The R package pitchRx provides tools for collecting Major League Baseball (MLB) Gameday data and visualizing PITCHf/x. This page provides a rough overview of it’s scope, but the RJournal article is more comprehensive. The source file used to generate this page is helpful to see how to embed pitchRx animations in to documents using knitr. If coding isn’t your thing, you might want to just play with my PITCHf/x visualization app!

Data Collection

Collecting ‘smallish’ data

pitchRx makes it simple to acquire PITCHf/x directly from its source. Here, pitchRx’s scrape() function is used to collect all PITCHf/x data recorded on June 1st, 2013.

dat <- scrape(start = "2013-06-01", end = "2013-06-01")
## [1] "atbat"  "action" "pitch"  "po"     "runner"
## [1] 4682   49

By default, scrape() returns a list of 5 data frames. The 'pitch' data frame contains the actual PITCHf/x data which is recorded on a pitch-by-pitch basis. The dimensions of this data frame indicate that 4682 pitches were thrown on June 1st, 2013. If your analysis requires PITCHf/x data over many months, you surely don’t want to pull all that data into a single R session! For this (and other) reasons, scrape() can write directly to a database (see the “Managing PITCHf/x data” section).

Collecting data by Gameday IDs

In the previous example, scrape() actually determines the relevant game IDs based on the start and end date. If the user wants a more complicated query based to specific games, relevant game IDs can be passed to the game.ids argument using the built in gids data object.

data(gids, package = "pitchRx")
## [1] "gid_2008_02_26_fanbbc_phimlb_1" "gid_2008_02_26_flsbbc_detmlb_1"
## [3] "gid_2008_02_26_umibbc_flomlb_1" "gid_2008_02_26_umwbbc_nynmlb_1"
## [5] "gid_2008_02_27_cinmlb_phimlb_1" "gid_2008_02_27_colmlb_chamlb_1"

As you can see, the gids object contains game IDs and those IDs contain relevant dates as well as abbreviations for the home and away team name. Since the away team is always listed first, we could do the following to collect PITCHf/x data from every away game played by the Minnesota Twins in July of 2013.

MNaway13 <- gids[grep("2013_06_[0-9]{2}_minmlb*", gids)]
dat2 <- scrape(game.ids = MNaway13)

Managing PITCHf/x data in bulk

Creating and maintaining a PITCHf/x database is a breeze with pitchRx and dplyr. With a few lines of code (and some patience), all available PITCHf/x data can be obtained directly from its source and stored in a local SQLite database:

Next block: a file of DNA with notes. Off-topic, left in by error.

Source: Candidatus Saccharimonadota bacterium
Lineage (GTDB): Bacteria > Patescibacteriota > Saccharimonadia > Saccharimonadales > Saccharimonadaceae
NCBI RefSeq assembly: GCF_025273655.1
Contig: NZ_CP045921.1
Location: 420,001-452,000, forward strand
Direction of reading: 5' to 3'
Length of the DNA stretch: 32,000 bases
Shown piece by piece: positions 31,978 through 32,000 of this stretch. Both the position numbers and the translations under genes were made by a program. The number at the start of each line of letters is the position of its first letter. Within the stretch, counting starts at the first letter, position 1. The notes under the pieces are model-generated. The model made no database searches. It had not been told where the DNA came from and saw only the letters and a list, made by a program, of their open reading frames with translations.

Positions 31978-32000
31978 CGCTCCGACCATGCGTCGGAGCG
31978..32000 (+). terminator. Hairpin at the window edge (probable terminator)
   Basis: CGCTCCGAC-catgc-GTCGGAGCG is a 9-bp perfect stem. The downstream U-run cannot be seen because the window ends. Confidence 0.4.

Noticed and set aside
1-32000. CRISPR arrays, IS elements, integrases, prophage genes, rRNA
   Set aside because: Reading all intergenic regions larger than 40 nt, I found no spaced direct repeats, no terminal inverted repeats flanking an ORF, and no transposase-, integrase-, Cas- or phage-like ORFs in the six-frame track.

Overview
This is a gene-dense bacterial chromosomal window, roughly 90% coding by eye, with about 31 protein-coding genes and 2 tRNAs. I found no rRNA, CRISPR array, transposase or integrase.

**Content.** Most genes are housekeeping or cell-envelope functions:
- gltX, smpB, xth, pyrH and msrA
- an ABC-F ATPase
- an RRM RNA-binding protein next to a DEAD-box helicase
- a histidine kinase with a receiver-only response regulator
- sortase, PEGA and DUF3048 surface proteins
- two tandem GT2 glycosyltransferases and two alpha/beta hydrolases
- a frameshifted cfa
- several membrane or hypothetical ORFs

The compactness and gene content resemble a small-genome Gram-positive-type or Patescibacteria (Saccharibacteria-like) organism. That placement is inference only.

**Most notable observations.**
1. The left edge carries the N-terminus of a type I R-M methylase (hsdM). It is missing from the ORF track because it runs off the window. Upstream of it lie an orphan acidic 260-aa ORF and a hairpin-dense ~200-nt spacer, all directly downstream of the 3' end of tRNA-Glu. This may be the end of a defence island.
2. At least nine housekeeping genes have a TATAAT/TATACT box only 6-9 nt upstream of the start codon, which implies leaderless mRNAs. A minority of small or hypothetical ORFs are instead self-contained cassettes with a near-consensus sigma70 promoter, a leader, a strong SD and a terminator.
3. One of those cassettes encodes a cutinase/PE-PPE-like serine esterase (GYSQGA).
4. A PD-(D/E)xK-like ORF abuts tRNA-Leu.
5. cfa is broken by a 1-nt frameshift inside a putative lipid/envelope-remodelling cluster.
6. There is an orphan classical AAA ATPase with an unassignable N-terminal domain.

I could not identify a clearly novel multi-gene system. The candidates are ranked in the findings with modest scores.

db <- src_sqlite("pitchfx.sqlite3", create = T)
scrape(start = "2008-01-01", end = Sys.Date(), connect = db$con)

The website which hosts PITCHf/x data hosts a wealth of other data that might come in handy for PITCHf/x analysis. The file type which contains PITCHf/x always ends with inning/inning_all.xml. scrape also has support to collect data from three other types of files: miniscoreboard.xml, players.xml, and inning/inning_hit.xml. Data from these files can easily be added to our existing PITCHf/x database:

files <- c("miniscoreboard.xml", "players.xml", "inning/inning_hit.xml")
scrape(start = "2008-01-01", end = Sys.Date(), suffix = files, connect = db$con)

Building your own custom scraper

pitchRx is built on top of the R package XML2R. In this post, I demonstrate how to use XML2R and pitchRx to collect attendance data from the GameDay site (similar methods can be used to collect other GameDay data). For a more detailed look at XML2R, see the introductory webpage and/or the RJournal paper.

PITCHf/x Visualization

2D animation

The pitchRx comes pre-packaged with a pitches data frame with four-seam and cut fastballs thrown by Mariano Rivera and Phil Hughes during the 2011 season. These pitches are used to demonstrate PITCHf/x animations using animateFX(). The viewer should notice that as the animation progresses, pitches coming closer to them (that is, imagine you are the umpire/catcher - watching the pitcher throw directly at you). In the animation below, the horizontal and vertical location of pitches is plotted every tenth of a second until they reach home plate (in real time). Since looking at animations in real time can be painful, this animation delays the time between each frame to a half a second.

# adding ggplot2 functions to customize animateFX() output won't work, but
# you can pass a list to the layer argument like this:
x <- list(
  facet_grid(pitcher_name ~ stand, labeller = label_both), 
animateFX(pitches, layer = x)